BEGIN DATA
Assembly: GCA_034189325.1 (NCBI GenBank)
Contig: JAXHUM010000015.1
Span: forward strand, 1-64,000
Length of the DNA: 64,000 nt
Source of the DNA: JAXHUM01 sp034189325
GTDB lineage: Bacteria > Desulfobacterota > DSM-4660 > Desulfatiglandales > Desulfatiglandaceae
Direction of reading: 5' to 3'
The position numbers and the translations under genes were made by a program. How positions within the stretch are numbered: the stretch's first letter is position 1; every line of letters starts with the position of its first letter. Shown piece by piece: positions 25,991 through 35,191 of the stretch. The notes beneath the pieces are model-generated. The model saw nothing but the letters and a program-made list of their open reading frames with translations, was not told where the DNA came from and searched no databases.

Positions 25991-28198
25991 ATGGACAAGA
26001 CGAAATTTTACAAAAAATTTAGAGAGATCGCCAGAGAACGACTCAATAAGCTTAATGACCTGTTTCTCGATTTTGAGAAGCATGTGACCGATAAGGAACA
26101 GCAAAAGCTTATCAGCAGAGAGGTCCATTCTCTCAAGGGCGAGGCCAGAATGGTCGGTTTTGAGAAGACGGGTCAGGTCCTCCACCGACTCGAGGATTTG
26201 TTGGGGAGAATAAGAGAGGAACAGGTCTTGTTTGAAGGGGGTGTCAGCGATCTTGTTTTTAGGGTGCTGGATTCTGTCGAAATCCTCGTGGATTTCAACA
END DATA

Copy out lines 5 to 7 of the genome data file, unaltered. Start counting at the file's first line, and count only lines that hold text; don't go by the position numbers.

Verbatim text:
Source of the DNA: JAXHUM01 sp034189325
GTDB lineage: Bacteria > Desulfobacterota > DSM-4660 > Desulfatiglandales > Desulfatiglandaceae
Direction of reading: 5' to 3'